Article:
Spot On for Spot Prawns

It’s May on the west coast, and that means spot prawns are in season. Held up as an icon of sustainability, the sweet crustacean, and the largest prawn fished on the coast, is a chef and home cook’s darling, a cause celebre of the sea.
Last Sunday, Vancouver Island saw spots in Cowichan Bay for the annual spot prawn festival.
Home to many fisherman, farmers, artists and artisan food producers, and North America’s first Cittaslow community, the historic village was a fitting venue.
While local fishers brought their daily catch to market, chefs set up stands outside of their restaurants and cooked the critters.

A luscious spot prawn quiche was one of the dishes from True Grain Bread.

Hilary Abbott of Hilary’s Cheese and his chef/apprentice cheesemaker were the tag team behind skewered prawns, grilled and served on a grilled tortilla, served with mango salsa.

Robert Clark formerly of Vancouver’s C Restaurant made a guest appearance, and wowed the crowd with a creamy pea and mint soup crowned with a cooked prawn.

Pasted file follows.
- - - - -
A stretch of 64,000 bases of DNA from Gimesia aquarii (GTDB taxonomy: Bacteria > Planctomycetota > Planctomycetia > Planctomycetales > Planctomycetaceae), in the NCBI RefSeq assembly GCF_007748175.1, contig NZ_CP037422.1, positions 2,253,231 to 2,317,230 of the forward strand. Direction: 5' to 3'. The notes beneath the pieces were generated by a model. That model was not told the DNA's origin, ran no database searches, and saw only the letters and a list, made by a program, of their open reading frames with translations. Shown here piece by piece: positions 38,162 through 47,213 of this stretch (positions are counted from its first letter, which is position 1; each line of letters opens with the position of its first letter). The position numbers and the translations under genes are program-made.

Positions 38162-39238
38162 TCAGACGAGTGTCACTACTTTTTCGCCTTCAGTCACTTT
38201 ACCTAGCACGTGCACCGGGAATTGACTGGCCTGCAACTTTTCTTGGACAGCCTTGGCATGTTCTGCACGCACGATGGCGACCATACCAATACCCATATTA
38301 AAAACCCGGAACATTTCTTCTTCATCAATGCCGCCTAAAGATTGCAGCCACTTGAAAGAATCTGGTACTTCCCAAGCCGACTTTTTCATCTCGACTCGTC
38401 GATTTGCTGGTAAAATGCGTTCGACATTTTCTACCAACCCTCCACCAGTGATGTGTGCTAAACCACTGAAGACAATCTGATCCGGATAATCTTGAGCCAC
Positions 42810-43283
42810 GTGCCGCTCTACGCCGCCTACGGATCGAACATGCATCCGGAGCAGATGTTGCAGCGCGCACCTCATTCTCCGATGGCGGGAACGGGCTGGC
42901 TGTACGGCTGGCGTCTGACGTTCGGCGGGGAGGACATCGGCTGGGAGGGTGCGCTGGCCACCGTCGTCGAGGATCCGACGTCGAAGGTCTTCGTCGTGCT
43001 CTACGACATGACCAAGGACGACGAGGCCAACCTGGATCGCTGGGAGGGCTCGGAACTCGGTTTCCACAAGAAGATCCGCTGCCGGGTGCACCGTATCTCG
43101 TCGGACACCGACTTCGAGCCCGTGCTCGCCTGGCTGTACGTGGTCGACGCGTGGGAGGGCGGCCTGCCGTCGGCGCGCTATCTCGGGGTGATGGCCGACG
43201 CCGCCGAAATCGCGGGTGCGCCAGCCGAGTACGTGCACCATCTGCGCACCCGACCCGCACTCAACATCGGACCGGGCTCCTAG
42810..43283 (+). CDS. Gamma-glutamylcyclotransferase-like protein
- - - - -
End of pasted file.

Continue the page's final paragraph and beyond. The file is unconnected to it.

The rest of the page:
Chef Bill Jones officiated at the chef’s demo station, introducing and assisting not only Clark, but chefs from the surrounding area.
J. J. Skidmore of the (now defunct) Terrain Regional Kitchen served up prawn gyozas and gin sauteed prawns over organic quinoa.

People came from far and wide, music played, a little Miss Spot Prawn was crowned and wacky hats were sold.

Live spot prawns were available at $8.50 a pound. Some folks bought 15 pounds at a time, others only a couple. We purchased five and set off home for our own festival. Everyone had a delectably good time.

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